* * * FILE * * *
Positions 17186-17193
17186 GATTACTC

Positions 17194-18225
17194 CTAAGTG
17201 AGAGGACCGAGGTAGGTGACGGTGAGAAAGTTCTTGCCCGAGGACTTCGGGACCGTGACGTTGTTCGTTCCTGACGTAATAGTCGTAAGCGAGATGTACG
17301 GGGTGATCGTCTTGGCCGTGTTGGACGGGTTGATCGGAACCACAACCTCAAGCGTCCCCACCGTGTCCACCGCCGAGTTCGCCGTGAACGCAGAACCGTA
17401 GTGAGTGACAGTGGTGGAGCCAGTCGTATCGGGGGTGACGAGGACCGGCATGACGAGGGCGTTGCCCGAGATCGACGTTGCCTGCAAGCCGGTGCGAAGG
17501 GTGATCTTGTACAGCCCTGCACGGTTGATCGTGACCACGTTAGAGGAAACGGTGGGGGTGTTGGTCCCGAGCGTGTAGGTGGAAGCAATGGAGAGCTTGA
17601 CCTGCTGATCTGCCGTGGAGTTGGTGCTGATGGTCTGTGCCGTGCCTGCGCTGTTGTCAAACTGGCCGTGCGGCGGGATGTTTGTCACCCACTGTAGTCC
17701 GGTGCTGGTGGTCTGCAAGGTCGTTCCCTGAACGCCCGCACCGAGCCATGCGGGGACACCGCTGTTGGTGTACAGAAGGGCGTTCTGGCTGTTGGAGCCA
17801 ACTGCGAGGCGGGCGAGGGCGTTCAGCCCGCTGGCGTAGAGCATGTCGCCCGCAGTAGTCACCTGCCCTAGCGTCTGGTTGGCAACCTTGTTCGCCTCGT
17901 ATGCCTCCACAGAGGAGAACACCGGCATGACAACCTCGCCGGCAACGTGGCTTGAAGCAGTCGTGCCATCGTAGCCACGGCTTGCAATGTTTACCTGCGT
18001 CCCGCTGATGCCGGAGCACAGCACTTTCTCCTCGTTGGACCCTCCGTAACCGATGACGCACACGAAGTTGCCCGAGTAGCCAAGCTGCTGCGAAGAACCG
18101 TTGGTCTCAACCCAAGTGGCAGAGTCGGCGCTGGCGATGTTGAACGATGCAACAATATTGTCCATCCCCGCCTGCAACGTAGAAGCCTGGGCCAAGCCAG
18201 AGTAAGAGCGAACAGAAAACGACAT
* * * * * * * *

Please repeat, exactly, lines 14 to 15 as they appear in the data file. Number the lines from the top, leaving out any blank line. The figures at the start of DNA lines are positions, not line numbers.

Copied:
18101 TTGGTCTCAACCCAAGTGGCAGAGTCGGCGCTGGCGATGTTGAACGATGCAACAATATTGTCCATCCCCGCCTGCAACGTAGAAGCCTGGGCCAAGCCAG
18201 AGTAAGAGCGAACAGAAAACGACAT